“Faith” is a fine invention
For Gentlemen who see!
But Microscopes are prudent
In an Emergency!
– Emily Dickinson
They always told me: If you have faith “the size of a mustard seed,” you can move mountains. Problem is, mountains don’t move. And when you’re told that they can, and you aren’t able to do it…well, then, what does that say about your faith?
It’s not you, God; it’s me.
It’s July, 2011. I’m standing alone on a trail off of Cataloochee in the Great Smoky Mountains. It is quiet, and I am in turmoil. I’m still clinging to the tatters of my Christian identity, to what little is left of whatever divine dependency I might once have had. I speak into the stillness: “If you’re there, give me a sign.”
This scene has played out in my heart and in my mind a multitude of times over the previous two years, I the honest supplicant, God the (supposedly) loving auditor. Words run amok in my mind: “Whatever ye ask of me believing, ye shall receive.” And I believed, desperately. I had faith, if only the size of a mustard seed. I had doubts, but up until that day I also had faith. And there I was again, on my inner knees, begging for just one tiny proof of life.
Nothing. Silence. Complete and utter silence. Except for a rustling in the trees off to my left–a fisherman who, I realize, must have heard what I just said and is now convinced I’m insane.
But God? Zilch.
In that moment, a moment of absolute despair, the straw fell, the back broke, and I was done. The God who made a donkey speak couldn’t be bothered to speak to me. I had given up a whole life for him to climb into a pulpit and talk him up on a weekly basis, and when I needed him, he was not there. He was nowhere to be found.
As I stumbled back down the trail, fighting the tears and resisting the urge to scream profanities at the sky, I knew. I just knew. I’ve been called a doubter recently, with the best of intentions, but that’s really not an accurate description of my stance. In that moment, I didn’t doubt. I knew, in the pit of my stomach. I was alone.
At first, and for a long time, I was angry. That has faded, for the most part. In its place, there is now determination. I will not be a pawn in anyone’s game, no matter how monumental their cosmic powers.
Since that moment, my true moment of deconversion (to use the popular term), I’ve had my share of life’s well-timed insults. But I had my share of those before that moment, as well. Things have gone wrong; things have gone well. I have been sick; I’ve gotten better. Income has dropped; income has gone back up. I’ve had good days as well as bad. There is virtually no difference between my day to day existence now and my day to day existence before, except that now I sleep later on Sundays.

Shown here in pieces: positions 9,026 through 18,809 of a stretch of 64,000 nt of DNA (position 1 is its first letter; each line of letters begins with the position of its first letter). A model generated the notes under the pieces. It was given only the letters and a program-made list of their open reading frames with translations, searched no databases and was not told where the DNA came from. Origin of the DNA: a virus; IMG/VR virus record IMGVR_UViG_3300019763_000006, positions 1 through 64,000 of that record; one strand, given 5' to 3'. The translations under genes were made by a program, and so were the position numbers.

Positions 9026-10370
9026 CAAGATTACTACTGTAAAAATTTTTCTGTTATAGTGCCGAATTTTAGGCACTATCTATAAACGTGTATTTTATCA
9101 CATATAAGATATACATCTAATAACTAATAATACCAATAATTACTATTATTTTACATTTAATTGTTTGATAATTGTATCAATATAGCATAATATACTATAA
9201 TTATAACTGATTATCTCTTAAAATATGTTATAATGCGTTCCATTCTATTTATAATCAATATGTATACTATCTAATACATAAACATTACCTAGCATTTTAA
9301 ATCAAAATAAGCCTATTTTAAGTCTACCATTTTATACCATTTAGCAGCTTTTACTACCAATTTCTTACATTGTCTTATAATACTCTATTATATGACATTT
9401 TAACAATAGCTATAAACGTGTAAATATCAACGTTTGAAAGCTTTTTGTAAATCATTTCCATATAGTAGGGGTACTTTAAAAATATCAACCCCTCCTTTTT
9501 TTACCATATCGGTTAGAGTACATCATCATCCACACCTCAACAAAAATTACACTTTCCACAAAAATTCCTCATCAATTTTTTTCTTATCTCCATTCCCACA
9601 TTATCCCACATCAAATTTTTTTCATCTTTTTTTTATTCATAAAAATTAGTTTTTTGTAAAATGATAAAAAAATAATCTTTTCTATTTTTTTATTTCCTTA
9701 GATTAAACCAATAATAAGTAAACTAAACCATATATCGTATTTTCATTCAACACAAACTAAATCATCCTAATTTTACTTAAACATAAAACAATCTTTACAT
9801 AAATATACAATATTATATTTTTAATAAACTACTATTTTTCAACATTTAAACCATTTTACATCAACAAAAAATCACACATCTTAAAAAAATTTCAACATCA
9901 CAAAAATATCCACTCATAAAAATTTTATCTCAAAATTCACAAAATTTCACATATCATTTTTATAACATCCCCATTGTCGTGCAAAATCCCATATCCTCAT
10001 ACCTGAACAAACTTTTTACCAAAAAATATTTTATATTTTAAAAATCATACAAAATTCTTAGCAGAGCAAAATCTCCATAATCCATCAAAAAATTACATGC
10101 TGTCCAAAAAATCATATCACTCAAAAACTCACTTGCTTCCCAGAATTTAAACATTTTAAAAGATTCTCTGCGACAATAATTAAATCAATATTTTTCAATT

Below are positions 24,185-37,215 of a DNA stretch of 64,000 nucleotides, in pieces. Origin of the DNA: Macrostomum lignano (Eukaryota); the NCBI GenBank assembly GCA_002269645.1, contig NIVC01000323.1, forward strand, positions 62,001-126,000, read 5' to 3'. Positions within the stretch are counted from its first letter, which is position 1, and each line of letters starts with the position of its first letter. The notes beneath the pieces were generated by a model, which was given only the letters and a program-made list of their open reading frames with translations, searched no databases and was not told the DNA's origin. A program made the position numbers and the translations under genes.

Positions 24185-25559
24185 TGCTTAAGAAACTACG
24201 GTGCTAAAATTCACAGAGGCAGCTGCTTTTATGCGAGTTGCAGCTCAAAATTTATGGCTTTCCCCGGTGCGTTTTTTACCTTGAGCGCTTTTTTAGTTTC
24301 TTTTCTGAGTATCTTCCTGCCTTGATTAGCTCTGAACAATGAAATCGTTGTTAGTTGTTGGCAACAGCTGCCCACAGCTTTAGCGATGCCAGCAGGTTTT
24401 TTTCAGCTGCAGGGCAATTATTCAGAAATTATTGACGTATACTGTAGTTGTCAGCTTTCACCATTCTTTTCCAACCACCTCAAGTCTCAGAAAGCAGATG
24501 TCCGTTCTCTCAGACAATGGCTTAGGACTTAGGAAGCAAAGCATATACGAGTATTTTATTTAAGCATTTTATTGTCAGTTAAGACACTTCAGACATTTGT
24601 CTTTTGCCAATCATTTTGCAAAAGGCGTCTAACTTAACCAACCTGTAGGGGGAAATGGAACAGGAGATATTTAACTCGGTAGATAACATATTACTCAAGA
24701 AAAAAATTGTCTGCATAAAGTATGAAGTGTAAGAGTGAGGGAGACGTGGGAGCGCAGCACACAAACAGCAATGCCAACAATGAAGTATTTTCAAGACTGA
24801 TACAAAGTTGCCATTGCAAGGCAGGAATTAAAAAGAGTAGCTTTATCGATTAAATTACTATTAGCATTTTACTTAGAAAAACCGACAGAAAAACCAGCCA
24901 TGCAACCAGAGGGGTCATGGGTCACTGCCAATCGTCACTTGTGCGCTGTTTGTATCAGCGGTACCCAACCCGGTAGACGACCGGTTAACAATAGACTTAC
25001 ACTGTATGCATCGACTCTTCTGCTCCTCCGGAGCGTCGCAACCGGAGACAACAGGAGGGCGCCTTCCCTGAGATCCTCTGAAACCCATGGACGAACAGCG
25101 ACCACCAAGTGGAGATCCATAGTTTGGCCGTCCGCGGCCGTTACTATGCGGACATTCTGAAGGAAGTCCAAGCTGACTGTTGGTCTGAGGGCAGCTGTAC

You might respond with the old story (and an old, old, old story it is): it’s not about this life; it’s about the next. Okay. Prove it. Prove to me that I ought to live this life in fear of what might happen after it ends. And then think about this: there’s a name for this sort of thing. When someone powerful tells someone less so that if he obeys, he’ll have a home and be taken care of, and if he doesn’t, he’ll suffer and die–we call that slavery. Read a history book. We call it slavery…unless we’re talking about God, in which case we call it love.
I. Will. Not. Be. Owned.
Don’t test the Lord, you say. Fine. As soon as it stops being okay for him to allow people to go through hell in this life just so they can sit it out in the next, and call it A Test. Then we can talk.
It’s not the desperate anecdotal efforts to prove that God works miracles that bother me. It’s that these anecdotal efforts serve only to underline the extent to which he does not. No self-respecting zoologist would accept the absence of the unicorn for proof of its existence, but millions of Christians throughout the ages have been taught to accept a chronic lack of action as proof of power (or at least not a denial of it). Like he didn’t act that day in the national park, or on any of the days prior to it, as I, the guy he knit together in my mother’s womb, slowly came apart at the seams.
I’ve somewhat accepted the “atheist” label now, for convenience’s sake, but again, not a strictly accurate description of my position. It isn’t that I believe there is no God. It’s that, even if there is, I have no faith in him. I have no use for him. Because, if he exists, he has not been faithful to me. He hasn’t been faithful to a lot of people. And a God who doesn’t act might as well not exist.
If my wife tells me she loves me every day, if she sacrifices for me, bends over backwards to show me how special I am to her, and in return I toss her in a puddle of crap and leave her there to drown; what’s more, if I tell her it’s her own fault she’s in the puddle, and unless she pulls herself out of it by way of proving her love, I’ll leave her there for good; and if I tell her no matter how much she tries to live up to my love, it’ll never be good enough for me; that she needs me in order to have value, and without me she’s nothing; that the only thing she can do is beg me for acceptance every day of her life and hope that I’m telling the truth, that in the end, I’ll make up for the abuse by giving her a great big hug and “wiping the tears from her eyes”; not only would that be an abusive relationship, but it would be fairly clear that she isn’t the problem.
So, God, if you’re listening: I was wrong. It’s not me; it’s you.